Gas cylinders are made by many different manufacturers, are available in a variety of sizes, can be disposable or refillable and filled with a low, high or pressurized concentration. Generally speaking, the shelf life of calibration gas, (also known as span gas), is dependent on three factors:
- Gas Type
- Gas Concentration, and
- Gas Cylinder Quality and Size
1. Gas Type
Calibration gases can be divided into two types: reactive and non-reactive.
“Reactive” is a broadly used term for chemicals that have some instability under certain conditions and may react with certain materials, moisture, oxygen or other chemicals. Reactive gas mixtures include gases such as ammonia (NH3), chlorine (Cl2), hydrogen sulfide (H2S), sulfur dioxide (SO2), hydrogen chloride (HCl), hydrogen cyanide (HCN), etc. Reactive gas mixtures are normally filled in aluminum cylinders with stainless steel valves that have been treated to minimize reactivity with the reactive gas. These mixtures have a shorter shelf life, typically 6 months to one year, because the concentration of the reactive gas is likely to dissipate over time.
“Non-reactive” is a broadly used terms for chemicals that are stable under most conditions and are not affected by moisture, oxygen or other chemical interactions. Non-reactive gas mixtures include alkane or alkene hydrocarbons (methane (CH4), propane (C3H8), hexane (C6H14), isobutylene (C4H8), etc.), nitrogen (N2), hydrogen (H2), carbon monoxide (CO), carbon dioxide (CO2), etc. Non-reactive gas mixtures are normally filled in steel cylinders and typically have a shelf life of about 3 years.
2. Gas Concentration of Reactive Gases
In some cases, a higher concentration of a reactive gas can have a longer shelf life than a lower concentration. In low concentrations, a few reactions can have a much larger effect on the overall composition of the mixture than the same reactions in a highly concentrated mixture.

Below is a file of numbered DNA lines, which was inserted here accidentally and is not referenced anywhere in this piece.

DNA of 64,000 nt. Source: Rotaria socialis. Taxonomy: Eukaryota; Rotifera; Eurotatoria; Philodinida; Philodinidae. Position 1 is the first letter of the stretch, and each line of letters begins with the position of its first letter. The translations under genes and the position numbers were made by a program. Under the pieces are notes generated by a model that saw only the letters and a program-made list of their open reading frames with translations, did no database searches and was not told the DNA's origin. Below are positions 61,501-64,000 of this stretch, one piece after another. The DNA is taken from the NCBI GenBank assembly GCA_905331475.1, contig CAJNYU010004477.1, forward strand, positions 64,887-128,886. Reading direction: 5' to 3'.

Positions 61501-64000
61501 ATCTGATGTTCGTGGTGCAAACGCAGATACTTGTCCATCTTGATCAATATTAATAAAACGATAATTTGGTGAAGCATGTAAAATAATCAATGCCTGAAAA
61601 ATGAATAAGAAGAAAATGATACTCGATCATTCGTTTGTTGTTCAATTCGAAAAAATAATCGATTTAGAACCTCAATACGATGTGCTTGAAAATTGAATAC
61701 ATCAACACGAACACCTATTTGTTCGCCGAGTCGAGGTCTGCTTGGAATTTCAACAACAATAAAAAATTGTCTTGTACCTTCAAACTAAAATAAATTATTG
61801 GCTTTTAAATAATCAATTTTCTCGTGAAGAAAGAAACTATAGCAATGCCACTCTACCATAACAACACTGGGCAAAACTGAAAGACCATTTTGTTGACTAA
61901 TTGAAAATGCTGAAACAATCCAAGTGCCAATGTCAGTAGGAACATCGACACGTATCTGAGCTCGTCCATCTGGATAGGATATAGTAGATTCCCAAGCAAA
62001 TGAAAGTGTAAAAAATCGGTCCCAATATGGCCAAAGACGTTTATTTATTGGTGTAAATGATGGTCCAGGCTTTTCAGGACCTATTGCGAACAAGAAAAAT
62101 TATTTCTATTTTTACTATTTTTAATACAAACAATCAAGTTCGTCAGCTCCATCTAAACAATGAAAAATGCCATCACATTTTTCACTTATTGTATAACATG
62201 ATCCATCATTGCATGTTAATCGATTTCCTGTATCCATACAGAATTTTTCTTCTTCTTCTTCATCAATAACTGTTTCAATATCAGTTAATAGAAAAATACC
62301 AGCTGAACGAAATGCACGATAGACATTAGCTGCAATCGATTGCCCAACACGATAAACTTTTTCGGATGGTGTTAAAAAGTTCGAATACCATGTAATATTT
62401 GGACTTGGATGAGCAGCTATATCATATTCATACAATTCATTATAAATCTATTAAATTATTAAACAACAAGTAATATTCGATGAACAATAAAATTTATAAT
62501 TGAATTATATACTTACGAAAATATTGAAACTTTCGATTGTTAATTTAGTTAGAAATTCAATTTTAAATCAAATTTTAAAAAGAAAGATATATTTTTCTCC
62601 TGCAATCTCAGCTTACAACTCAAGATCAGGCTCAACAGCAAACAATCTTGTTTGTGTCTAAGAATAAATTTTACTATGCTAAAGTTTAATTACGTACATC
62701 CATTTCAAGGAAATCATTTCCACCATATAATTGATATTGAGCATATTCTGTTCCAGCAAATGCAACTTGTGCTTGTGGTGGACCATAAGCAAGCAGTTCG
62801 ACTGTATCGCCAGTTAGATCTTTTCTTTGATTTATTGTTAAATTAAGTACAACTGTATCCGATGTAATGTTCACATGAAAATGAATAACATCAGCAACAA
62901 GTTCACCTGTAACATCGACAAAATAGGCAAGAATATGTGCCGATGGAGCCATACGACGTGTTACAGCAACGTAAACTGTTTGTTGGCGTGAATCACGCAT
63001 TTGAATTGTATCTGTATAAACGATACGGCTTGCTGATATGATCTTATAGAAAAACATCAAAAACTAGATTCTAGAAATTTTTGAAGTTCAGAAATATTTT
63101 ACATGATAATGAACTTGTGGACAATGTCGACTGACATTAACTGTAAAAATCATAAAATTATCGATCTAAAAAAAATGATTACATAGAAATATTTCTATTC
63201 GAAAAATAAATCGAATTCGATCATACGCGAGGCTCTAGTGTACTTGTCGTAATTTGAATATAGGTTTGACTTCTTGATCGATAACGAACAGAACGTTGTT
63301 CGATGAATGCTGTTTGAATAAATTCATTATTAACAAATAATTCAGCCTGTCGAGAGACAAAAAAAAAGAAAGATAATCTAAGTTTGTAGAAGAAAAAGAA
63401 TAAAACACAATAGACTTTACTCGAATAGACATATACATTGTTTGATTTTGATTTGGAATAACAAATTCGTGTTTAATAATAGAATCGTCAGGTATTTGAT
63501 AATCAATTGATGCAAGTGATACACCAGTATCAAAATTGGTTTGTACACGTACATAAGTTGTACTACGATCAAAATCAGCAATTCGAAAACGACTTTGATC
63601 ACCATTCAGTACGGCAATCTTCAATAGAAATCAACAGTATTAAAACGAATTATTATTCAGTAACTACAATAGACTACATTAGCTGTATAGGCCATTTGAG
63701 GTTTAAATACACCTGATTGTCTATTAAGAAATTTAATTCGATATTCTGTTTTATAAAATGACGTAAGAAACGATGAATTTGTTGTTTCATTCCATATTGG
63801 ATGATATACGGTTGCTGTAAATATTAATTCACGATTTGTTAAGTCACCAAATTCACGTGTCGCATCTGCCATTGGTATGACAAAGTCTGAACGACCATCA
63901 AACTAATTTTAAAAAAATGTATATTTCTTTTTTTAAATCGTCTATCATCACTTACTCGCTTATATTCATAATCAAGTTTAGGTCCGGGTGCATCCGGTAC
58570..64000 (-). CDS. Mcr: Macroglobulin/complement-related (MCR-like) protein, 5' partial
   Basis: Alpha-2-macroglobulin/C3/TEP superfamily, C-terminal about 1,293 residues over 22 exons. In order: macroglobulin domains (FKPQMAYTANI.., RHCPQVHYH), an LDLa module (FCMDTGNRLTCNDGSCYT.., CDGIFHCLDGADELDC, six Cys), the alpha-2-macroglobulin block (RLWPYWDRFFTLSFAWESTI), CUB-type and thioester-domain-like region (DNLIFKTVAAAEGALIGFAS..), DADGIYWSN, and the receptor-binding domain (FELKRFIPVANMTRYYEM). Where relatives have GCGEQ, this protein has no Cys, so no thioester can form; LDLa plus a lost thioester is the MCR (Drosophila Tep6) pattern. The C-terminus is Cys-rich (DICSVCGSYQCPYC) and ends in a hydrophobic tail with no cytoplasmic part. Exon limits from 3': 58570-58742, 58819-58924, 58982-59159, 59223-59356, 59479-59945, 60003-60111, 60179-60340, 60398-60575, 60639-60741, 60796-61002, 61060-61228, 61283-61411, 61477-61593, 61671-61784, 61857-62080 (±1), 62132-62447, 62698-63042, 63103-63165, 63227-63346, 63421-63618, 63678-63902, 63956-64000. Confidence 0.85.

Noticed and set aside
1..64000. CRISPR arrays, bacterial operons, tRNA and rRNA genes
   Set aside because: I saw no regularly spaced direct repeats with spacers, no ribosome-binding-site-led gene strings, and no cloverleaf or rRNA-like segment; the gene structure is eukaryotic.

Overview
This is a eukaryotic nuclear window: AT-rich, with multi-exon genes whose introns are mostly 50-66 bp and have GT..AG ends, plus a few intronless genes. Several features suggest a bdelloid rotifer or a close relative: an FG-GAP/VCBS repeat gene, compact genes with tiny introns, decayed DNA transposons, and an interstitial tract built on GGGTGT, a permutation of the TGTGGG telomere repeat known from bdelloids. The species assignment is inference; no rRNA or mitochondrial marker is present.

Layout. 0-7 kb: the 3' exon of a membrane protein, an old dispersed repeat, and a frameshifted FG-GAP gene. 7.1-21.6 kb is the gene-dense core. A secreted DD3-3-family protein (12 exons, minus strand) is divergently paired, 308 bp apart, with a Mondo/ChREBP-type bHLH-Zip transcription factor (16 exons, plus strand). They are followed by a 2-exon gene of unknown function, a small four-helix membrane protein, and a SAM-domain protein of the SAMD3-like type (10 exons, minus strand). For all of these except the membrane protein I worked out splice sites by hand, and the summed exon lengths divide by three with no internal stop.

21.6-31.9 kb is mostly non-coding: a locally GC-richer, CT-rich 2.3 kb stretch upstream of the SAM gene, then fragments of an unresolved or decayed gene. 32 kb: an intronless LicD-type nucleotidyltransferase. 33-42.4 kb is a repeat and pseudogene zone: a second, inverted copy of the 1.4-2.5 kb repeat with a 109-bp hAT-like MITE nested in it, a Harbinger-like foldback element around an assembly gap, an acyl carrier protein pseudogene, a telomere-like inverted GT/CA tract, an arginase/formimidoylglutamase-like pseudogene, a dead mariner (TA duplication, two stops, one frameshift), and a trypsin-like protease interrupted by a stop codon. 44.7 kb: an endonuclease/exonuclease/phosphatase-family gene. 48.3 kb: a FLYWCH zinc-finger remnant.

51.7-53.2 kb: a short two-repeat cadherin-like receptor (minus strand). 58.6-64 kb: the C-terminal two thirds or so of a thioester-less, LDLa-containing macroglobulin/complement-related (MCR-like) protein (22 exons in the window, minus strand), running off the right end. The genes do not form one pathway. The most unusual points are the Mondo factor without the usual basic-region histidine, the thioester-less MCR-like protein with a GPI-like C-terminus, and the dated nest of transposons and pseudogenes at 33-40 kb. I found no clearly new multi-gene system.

3. Gas Cylinder Quality and Size
A well-made gas cylinder will have, on a microscopic level, the smoothest interior walls as possible. If the walls are rough, it allows the gas to come in contact with a larger surface area which increases the likelihood of a reaction with contaminants or the cylinder material itself. The quality of the internal walls and the material of the valves are both factors that affect the shelf life of reactive gases. In addition to the quality of the materials, larger, high pressure cylinders allow for longer shelf life because the ratio of the internal wall surface to gas volume is substantially less and thus there is less potential for a reaction.
Regardless of the type of gas mixture, cylinders that do not bear a legible written, stamped or stencilled identification of the contents should not be used. It is also important to note the expiry date and not to use the gas past that date. If an inappropriate amount of calibration gas is used or if expired gas is used during calibration or bump testing, the result could be improper calibration and may result in a potentially dangerous situation.
For suggestions on gas detection systems, indoor air quality monitors and calibration, please visit www.critical-environment.com.
Fry, Paul. Oct 7, 2013 Calibration Gas Shelf Life: What You Need to Know. Retrieved from http://www.cacgas.com.au/blog/bid/340051/Calibration-Gas-Shelf-Life-What-You-Need-to-Know
Gas Dynamics, LLC. Calibration Gas Shelf Life. Retrieved from http://gasdynamics.com/index.php?pr=Calibration_Gas_Shelf-Life